On 11th October, HM Emperor Akihito and HM Empress Michiko attended the Welcoming Ceremony for HM King Philippe, King of the Belgians and HM Queen Mathilde, Queen of the Belgians took place at Imperial Palace.
At the evening, Their Majesties held the banquet at Imperial Palace and the other members of Imperial Family also attended.
Ms Sayako Kuroda, the daughter of Their Majesties
Remarks by His Majesty the Emperor at the State Banquet in Honour of Their Majesties King Philippe and Queen Mathilde King and Queen of the Belgians (Tuesday, October 11, 2016)
Text from Imperial Household Agency
I wish to extend a heartfelt welcome to Their Majesties King Philippe and Queen Mathilde, King and Queen of the Belgians, on the occasion of Your State Visit to Japan in this commemorative year marking the 150th anniversary of the establishment of friendly relations between our two countries. I am truly delighted to spend this evening together with You.
Sixty-three years ago, in June 1953, when I was 19 years old, I attended the Coronation of Her Majesty Queen Elizabeth II of the United Kingdom. I vividly recall my first meeting with Your father, who would later ascend to the throne as King Albert II; we were both teenage guests at the time.
Following my attendance at that Coronation ceremony, I toured several countries in Europe. While in Belgium I had the pleasure of staying at Chateau de Laeken, where I was warmly received and treated like a member of the family by His Majesty King Baudouin, Your father’s older brother. This is a very fond memory for me to this day, never to be forgotten. Several years later, both King Baudouin and I got married, and friendship also developed between Her Majesty Queen Fabiola and the Empress. Thus, the ties between our two families have been cemented over many years. Their Majesties King Baudouin and Queen Fabiola graciously attended my Enthronement ceremony in 1990. I would like to offer my deepest gratitude to the members of the royal house of Belgium for the support they have always given us.
In 1993, upon the demise of His Majesty King Baudouin, the Empress and I attended the funeral ceremony to share Your grief. Two years ago, upon the demise of Her Majesty Queen Fabiola, the Empress traveled to Belgium to pay her farewell respects. During each of those visits, in spite of having so much to contend with at such a time, Your family unfailingly offered us heartfelt hospitality, for which I again offer my sincere gratitude.
This marks Your Majesty’s eleventh visit to Japan, beginning with Your visit in 1985 together with His Majesty King Baudouin. You also accompanied Your parents, Their Majesties King Albert II and Queen Paola, on Their trip as State Guests of Japan in 1996. At that time, we visited Tochigi Prefecture together. I remember watching the performing arts of the region there, as well as visiting the Ashikaga School building, well known as Japan’s oldest school, dating back to medieval times.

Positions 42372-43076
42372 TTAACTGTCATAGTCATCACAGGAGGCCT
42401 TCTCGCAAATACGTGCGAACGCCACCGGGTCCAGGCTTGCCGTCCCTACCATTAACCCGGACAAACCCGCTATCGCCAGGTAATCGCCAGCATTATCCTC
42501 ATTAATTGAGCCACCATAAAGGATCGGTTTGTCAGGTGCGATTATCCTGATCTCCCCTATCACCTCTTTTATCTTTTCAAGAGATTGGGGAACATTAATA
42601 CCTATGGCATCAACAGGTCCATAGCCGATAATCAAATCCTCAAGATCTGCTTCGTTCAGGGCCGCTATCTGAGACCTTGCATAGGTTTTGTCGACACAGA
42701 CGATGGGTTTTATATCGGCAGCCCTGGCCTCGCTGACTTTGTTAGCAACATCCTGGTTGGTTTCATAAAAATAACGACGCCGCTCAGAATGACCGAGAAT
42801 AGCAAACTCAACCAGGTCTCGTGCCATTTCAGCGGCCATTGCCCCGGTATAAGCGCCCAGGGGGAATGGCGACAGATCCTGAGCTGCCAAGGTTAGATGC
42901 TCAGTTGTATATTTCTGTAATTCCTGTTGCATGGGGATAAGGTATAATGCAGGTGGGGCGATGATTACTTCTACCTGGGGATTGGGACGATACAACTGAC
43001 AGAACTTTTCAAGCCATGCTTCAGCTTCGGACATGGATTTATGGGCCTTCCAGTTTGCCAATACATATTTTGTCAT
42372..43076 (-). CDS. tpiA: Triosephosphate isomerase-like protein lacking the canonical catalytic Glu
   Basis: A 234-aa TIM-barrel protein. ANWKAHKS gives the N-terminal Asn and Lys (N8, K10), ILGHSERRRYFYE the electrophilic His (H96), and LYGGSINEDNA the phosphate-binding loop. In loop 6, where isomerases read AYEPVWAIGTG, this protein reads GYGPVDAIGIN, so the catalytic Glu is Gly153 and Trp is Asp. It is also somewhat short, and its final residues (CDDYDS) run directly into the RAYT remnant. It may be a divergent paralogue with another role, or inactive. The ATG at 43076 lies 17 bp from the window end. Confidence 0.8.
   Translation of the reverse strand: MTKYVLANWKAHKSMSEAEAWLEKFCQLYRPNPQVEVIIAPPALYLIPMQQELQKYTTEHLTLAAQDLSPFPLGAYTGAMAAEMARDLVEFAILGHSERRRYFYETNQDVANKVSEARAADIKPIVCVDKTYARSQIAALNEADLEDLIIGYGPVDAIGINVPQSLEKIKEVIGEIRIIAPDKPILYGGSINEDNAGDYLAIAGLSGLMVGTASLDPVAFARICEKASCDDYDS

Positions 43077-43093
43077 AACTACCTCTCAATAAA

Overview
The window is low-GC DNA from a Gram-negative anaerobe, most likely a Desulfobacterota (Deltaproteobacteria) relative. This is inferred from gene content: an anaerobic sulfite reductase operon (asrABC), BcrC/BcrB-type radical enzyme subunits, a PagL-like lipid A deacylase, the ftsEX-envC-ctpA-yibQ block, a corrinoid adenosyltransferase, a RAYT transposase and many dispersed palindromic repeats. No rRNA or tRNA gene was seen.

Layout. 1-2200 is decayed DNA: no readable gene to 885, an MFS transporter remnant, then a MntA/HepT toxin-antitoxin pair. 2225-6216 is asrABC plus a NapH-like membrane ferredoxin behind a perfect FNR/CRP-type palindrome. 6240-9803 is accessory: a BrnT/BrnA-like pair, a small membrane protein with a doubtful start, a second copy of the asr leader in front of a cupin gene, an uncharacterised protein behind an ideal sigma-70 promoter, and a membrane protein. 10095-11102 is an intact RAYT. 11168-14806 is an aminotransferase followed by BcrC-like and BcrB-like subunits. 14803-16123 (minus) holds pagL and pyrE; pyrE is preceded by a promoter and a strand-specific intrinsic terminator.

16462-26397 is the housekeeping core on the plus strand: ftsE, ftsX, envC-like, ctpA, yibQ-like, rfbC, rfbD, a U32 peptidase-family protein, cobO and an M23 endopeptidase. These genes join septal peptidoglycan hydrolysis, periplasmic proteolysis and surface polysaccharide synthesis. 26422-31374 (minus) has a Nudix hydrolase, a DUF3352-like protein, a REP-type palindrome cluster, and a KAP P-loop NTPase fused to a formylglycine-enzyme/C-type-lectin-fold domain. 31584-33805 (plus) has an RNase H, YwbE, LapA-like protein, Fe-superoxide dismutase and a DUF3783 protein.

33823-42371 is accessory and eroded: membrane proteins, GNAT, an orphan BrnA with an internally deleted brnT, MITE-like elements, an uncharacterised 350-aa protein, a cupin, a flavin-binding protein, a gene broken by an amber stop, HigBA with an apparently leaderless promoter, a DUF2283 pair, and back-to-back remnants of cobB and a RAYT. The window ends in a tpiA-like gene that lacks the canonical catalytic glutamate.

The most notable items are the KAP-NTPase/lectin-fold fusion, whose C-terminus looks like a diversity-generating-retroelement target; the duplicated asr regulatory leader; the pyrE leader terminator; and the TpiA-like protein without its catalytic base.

It was in 1866, 150 years ago, that Japan and Belgium entered into diplomatic relations. Two years later, the Meiji era began in Japan, during which our country poured every effort into modernization. As part of that process, the Meiji government dispatched a mission to the United States and Europe, where the members of the mission observed and extended their knowledge of each country. During their time in Belgium, they had the honour to be received in audience by King Leopold II. Japan’s exchange with Belgium was most important because ever since the Meiji Restoration Your country was one of the models that Japan followed in proceeding with its modernization. To take just one example, the foundation of the Bank of Japan in 1882 drew significantly on the system of Belgium’s central bank at that time. To this day, Belgium is among the world’s leading countries in a wide range of cutting-edge fields including life sciences, medicine, and pharmaceuticals, and the close ties between our two countries are of vital importance to Japan.
Following World War II, Belgium has been playing an active role from the very beginning of the movement toward European integration. Today, Your capital Brussels is home to the headquarters of both the European Union and the North Atlantic Treaty Organization, thus playing a vital role in global peace and development. As Japan deepens its ties with Europe in the future, I am confident that Belgium will continue to be a gateway to the region for us.
At the same time as political and economic relations, various forms of exchanges are being carried out between our countries. Many Japanese have been studying in Belgium in fields ranging from academia to music and the arts. In addition to the Katholieke Universiteit Leuven and Universiteit Gent, which have long been pursuing Japan studies in earnest, I was told that Universite libre de Bruxelles has also launched a Japanese language program this year. It is my pleasure to observe the exchanges between Japan and Belgium becoming wider in a range of fields and the mutual understanding becoming deeper.
In Japan, the long and hot summer is finally behind us, and we are now experiencing the cool winds of autumn. I hope that this visit will be a memorable one for Your Majesties and the members of Your delegation and lead to the further development of friendly and cooperative relations between our two countries.
I would now like to propose a toast to the good health of Your Majesties, and to the happiness of the people of Belgium.